Researchers Publish a Study that Demonstrates new Theories to Develop Artificial Lung Imitating Lizard's Lungs boosting the Artificial Heart-Lung Machine Market

Posted On April 16, 2022     

The lizard lung forms quickly due to a simple mechanical process that the researchers related to a mesh stress ball—a common toy. The inner membrane presses on smooth muscle tissue as fluid fills the developing lung. The muscle separates into a honeycomb-shaped mesh, and the membrane bulges out through the pores, giving the surface area required for gas exchange.

A recent research study shows how the brown anole lizard resolves one of nature's most challenging issues, breathing, in the simplest method conceivable. As per the researchers, this is the first study to look at the development of a reptile lung and would do wonders for the Artificial Heart-Lung Machine Market.

Human lungs evolve into baroque tree-like structures over months and years. On the other hand, the anole lung develops into primitive lobes with bulbous protuberances in just a few days. While far less polished than human lungs, these gourd-like organs allow the lizard to exchange oxygen for waste gases the same way as human lungs do. Because anole lungs proliferate using basic mechanical procedures, they motivate engineers to create revolutionary biotechnologies.

The anole lung begins as a hollow, elongated membrane surrounded by a homogeneous smooth muscle layer a few days after birth. Lung cells release fluid throughout development, and the cell's inner membrane gently inflates and thins like a balloon.

When pressure is applied to the smooth muscle, it tightens and spreads into fiber bundles, eventually forming a honeycomb-shaped mesh. The flexible membrane continues to bulge outward, passing through holes in the sinewy mesh and generating fluid-filled bulbs that envelop the lung.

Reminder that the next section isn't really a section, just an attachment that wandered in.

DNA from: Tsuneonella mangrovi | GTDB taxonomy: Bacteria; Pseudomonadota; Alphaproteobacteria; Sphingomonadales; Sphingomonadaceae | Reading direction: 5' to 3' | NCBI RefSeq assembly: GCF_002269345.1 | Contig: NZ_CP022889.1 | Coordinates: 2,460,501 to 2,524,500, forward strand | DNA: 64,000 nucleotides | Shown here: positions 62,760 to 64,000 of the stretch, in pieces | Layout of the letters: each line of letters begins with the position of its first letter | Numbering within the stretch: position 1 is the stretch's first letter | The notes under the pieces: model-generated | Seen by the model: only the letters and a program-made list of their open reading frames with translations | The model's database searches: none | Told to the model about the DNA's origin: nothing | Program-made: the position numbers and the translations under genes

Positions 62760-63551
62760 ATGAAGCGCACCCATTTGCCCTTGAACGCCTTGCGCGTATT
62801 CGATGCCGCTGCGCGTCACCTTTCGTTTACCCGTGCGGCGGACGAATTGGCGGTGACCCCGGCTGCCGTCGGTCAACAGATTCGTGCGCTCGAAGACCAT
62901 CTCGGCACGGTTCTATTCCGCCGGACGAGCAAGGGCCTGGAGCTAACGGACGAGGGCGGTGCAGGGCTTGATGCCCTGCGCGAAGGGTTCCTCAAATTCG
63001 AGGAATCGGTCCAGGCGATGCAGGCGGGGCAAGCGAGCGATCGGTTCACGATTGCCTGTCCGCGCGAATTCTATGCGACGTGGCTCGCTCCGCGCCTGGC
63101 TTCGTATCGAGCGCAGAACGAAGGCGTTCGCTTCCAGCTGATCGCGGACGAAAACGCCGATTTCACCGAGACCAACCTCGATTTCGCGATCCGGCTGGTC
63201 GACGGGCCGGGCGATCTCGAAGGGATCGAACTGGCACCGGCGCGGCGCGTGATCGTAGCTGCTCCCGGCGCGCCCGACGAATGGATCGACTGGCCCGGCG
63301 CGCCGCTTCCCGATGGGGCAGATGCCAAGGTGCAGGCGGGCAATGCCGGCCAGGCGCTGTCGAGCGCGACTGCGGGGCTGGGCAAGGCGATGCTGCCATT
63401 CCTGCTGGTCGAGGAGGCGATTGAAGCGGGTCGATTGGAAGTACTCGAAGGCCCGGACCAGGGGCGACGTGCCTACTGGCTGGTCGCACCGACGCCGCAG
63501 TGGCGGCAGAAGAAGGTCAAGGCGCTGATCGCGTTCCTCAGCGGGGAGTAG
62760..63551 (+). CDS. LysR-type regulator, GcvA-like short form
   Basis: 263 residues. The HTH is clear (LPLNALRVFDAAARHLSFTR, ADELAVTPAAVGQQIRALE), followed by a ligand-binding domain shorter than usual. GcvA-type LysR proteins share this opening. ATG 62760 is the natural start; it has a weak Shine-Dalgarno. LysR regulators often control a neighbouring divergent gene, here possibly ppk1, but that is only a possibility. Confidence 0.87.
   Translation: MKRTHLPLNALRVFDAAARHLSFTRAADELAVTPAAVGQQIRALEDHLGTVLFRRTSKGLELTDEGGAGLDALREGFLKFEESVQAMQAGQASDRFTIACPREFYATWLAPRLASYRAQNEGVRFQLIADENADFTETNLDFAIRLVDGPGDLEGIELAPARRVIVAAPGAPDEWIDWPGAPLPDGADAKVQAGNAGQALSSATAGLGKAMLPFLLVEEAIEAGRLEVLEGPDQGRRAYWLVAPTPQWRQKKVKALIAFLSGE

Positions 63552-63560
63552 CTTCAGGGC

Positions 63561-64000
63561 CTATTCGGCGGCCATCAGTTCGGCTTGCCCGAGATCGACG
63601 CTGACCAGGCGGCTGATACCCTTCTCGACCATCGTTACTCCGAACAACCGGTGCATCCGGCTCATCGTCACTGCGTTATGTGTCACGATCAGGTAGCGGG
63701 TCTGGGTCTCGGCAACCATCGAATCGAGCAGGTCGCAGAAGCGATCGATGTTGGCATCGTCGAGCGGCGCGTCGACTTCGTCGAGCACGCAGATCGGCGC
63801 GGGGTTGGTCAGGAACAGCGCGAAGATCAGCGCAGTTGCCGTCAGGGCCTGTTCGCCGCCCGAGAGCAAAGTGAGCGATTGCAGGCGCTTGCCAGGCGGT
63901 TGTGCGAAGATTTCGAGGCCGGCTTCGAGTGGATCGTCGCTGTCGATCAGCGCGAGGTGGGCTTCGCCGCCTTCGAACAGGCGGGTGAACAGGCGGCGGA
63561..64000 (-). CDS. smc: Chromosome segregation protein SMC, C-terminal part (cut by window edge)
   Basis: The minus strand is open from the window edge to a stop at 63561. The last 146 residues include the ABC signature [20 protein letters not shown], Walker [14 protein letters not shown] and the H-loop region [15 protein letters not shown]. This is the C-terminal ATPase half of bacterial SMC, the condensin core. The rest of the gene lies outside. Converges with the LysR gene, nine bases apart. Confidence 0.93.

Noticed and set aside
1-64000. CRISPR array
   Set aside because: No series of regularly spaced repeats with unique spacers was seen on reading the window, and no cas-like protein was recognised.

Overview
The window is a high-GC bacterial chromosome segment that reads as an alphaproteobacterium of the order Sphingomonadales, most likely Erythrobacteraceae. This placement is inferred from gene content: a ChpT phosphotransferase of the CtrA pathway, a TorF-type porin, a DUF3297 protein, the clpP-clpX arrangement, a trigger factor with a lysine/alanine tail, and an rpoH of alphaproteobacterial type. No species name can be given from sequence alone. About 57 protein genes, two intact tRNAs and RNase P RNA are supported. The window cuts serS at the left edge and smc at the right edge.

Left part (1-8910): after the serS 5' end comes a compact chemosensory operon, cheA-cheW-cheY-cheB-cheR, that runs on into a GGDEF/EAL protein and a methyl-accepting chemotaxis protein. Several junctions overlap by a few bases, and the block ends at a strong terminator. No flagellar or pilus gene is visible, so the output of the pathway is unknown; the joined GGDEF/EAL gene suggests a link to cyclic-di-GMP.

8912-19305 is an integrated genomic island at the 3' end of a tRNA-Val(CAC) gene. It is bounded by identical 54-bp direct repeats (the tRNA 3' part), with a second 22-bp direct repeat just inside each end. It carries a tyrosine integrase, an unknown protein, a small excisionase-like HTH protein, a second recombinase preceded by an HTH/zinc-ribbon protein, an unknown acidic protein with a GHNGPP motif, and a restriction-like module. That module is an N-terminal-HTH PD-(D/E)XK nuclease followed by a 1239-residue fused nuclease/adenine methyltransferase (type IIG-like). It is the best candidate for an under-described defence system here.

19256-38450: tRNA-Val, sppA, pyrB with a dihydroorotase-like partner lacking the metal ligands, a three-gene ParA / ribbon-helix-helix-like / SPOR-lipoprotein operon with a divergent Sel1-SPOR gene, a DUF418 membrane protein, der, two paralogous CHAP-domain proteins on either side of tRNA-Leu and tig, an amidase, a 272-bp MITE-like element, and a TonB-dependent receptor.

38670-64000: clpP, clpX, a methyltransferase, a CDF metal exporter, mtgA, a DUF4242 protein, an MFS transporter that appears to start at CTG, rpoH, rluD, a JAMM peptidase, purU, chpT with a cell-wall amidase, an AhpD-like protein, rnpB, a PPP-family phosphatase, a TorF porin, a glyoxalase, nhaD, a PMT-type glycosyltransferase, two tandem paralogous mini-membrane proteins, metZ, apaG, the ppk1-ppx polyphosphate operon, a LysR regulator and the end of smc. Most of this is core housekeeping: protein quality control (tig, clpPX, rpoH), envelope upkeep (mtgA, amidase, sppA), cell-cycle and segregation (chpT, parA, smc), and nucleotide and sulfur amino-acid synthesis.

Those bulges provide a large surface area for gas exchange, and that's it. The entire procedure takes less than two days and is complete within the first week of incubation.

Palmer could utilize his computer model to produce a workable replica in the lab because the technique is easy enough. While the designed system fell short of the whole complexity of the organic system, it came near.

The researchers employed a silicone material referred to as Ecoflex. It helped them create the membrane, which is routinely used within the film industry for makeup and special effects. The silicone was then wrapped in 3D printed muscle cells to replicate the same corrugations in the inflated silicone that a team member had discovered in the biological organ. They ran into technological difficulties that limited the quality of their product, but in the end, it was uncannily similar to a living organism.

Lizards, commonly found worldwide, have inspired a new artificial lung and framework engineers might enhance toward unforeseeable future goals.

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